Nineveh’s Quick Collapse
The stable and effective reigns of Sennacherib and Ashurbanipal were followed by a short period of instability that was brought forth by court intrigues. Ashurbanipal’s successor was the little documented Ashur-etel-ilani (ruled 627-623 BC), whose short reign led to a succession crisis in the Assyrian royal house. Important members of the nobility opposed Ashur-etel-ilani and eventually usurped the king in favor of a royal eunuch named Sin-shum-lishir (the years of his reign are imprecise).  The succession problems in the Assyrian royal house contributed to the decline of their empire and that of their capital city of Nineveh, but the final blow came from outside Assyria.
For centuries, the Assyrians were able to impose their will on the other peoples throughout the Near East through a combination of efficient brutality and superior battlefield tactics and technologies, but by the seventh century BC their neighbors had caught up in most of those categories. In the ancient city of Babylon, a new dynasty of ethnic Chaldeans came to power, which is known by modern scholars as the “Neo-Babylonian” Dynasty, and just to the east of Assyria in Persia, the Kingdom of the Medes was adding pressure. The first Neo-Babylonian king, Nabopolassar (ruled 627-623 BC) was as aggressive as any Assyrian king and by all accounts just as politically savvy. According to the cuneiform historical text known as the “Babylonian Chronicle,” Nabopolassar mustered an army at Babylon in 616 BC and marched north to destroy the Assyrians and Nineveh. Ironically, the Assyrians were saved by their once rival the Egyptians, who led by their King Psamtek I (ruled 664-610 BC), were able to fight off the Neo-Babylonian attack. 
The Assyrian-Egyptian victory at Nineveh in 616 BC would prove to be ephemeral for King Sin-shar-ishkun (reigned ca. 627-612 BC) (referred to as “Sardanapalus” in the Greek and Roman histories), though, because the enemies of Assyria smelled blood in the water and were lining up to divide the spoils of the once mighty empire. In order to build an effective alliance, Nabopolassar next reached out to an assortment of Assyria’s enemies who were led by the Medes. The strategy for the final victory over the Assyrians and the destruction of Nineveh involved a classic pincer movement whereby the Neo-Babylonians attacked the city from the south and west while the Medes and their allies converged from the north and east. The victory for the allies was completed in 612 BC, as was the destruction of Nineveh, which is documented in the Babylonian Chronicle:
(Instead) the army of the king of Akkad, which had been stationed in the fortress, inflicted a major defeat upon Assyria. The king of Assyria and his army [turned] and went home. In the month Marchesvan the Medes went down to Arraphu and [. . .] The twelfth year: in the month Ab the Medes, after they had marched against Nineveh [. . .] hastened and they captured Tarbisu, a city in the district of Nineveh. . . From the month Sivan until the month Ab – for three [months . . .] they subjected the city to a heavy siege. [On the Nth day] of the month Ab [. . .] they inflicted a major [defeat upon a g]reat [people]. At that time Sin-sharra-ishkun, king of Assyria, [died] . . . They carried off the vast booty of the city and the temple (and)[turned] the city into a ruin heap.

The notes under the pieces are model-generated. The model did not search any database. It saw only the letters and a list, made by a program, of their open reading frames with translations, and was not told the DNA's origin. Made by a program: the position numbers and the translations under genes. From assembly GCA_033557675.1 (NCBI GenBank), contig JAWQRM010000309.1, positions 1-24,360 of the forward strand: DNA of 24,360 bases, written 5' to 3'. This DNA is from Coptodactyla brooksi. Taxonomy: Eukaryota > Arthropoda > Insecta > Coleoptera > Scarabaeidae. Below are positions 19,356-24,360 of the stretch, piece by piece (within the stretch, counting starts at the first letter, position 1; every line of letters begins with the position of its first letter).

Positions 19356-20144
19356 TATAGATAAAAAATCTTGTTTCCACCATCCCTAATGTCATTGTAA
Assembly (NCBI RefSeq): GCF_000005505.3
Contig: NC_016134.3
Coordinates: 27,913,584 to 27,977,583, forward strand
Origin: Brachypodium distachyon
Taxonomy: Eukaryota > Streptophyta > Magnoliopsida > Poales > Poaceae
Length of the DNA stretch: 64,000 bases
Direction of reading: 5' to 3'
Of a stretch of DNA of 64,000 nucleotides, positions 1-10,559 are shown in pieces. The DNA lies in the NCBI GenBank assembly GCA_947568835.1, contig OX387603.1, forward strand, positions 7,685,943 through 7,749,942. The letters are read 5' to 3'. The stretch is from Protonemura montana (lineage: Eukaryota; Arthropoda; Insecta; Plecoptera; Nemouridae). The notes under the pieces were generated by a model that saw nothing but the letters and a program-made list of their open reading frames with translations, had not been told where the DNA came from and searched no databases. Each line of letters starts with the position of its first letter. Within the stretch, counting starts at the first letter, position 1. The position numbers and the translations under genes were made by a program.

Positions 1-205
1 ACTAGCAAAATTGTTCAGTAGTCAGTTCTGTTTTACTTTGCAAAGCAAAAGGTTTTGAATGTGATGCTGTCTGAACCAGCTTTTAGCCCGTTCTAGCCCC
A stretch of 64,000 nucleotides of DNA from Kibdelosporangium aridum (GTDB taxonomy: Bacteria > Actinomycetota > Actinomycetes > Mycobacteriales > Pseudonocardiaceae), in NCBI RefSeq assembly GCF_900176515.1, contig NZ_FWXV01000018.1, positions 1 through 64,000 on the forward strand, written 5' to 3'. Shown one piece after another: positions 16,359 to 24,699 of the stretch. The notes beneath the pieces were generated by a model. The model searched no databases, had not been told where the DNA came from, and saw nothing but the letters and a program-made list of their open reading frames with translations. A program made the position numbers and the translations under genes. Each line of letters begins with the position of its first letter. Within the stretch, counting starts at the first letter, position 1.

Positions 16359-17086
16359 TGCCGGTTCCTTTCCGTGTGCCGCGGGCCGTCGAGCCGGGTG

The classical authors offered a more dramatic version of Nineveh’s fall where Sin-shar-ishkun burned himself alive with all of his material possessions.  Nineveh’s destruction was also briefly mentioned in the Old Testament of the Bible in the book of Nahum where the prophet states, “Nineveh is of old like a pool of water; yet they shall flee away, Stand, stand, shall they cry; but none shall look back.”  Once Nineveh fell, the Assyrian Empire limped on for another three years before it was finally relegated to the dust bin of history.
Many cities have risen and fallen throughout the course of world history, but few have had such a dramatic history as the ancient Assyrian city of Nineveh. At its height, Nineveh was arguably the most cultured and sophisticated city in the ancient Near East, but a combination of factors led to its quick demise. Dynastic quarrels within the Assyrian royal house precipitated the city’s decline, which allowed for Assyria’s many enemies to ally and eventually siege and sack the once great capital city of Nineveh.
- Dally, Stephanie. “Nineveh, Babylon and the Hanging Gardens: Cuneiform and Classical Sources Reconsidered.” Iraq 56 (1994)
- Mieroop, Marc van de. A History of the Ancient Near East: ca. 3000-323 BC. 2nd ed. (London: Blackwell, 2007), p. 3
- Mieroop, p. 68
- Beckman, Gary. “Ishtar of Nineveh Reconsidered.” Journal of Cuneiform Studies 50 (1998), p. 1
- Mieroop, p. 229
- Novák, Mirko. “From Ashur to Nineveh: The Assyrian Town-Planning Programme.” Iraq 66 (2004), p. 182
- Luckenbill, Daniel David, trans. and ed. Ancient Records of Assyria and Babylonia. (London: Histories and Mysteries of Man, 1989), p. 177-8
- Kuhrt, Amélie. The Ancient Near East: c. 3000-330 BC. Volume 2. (London: Routledge, 2010), p. 541
- Grayson, A. Kirk, trans. Assyrian and Babylonian Chronicles. (Winona Lake, Indiana: Eisenbrauns, 2000), p. 91
- Grayson, pgs. 92-94
- Diodorus. The Library of History. Translated by C.H. Oldfather. (Cambridge, Massachusetts: Harvard University Press, 2004), Book II, 27
- Nah. 2:6-10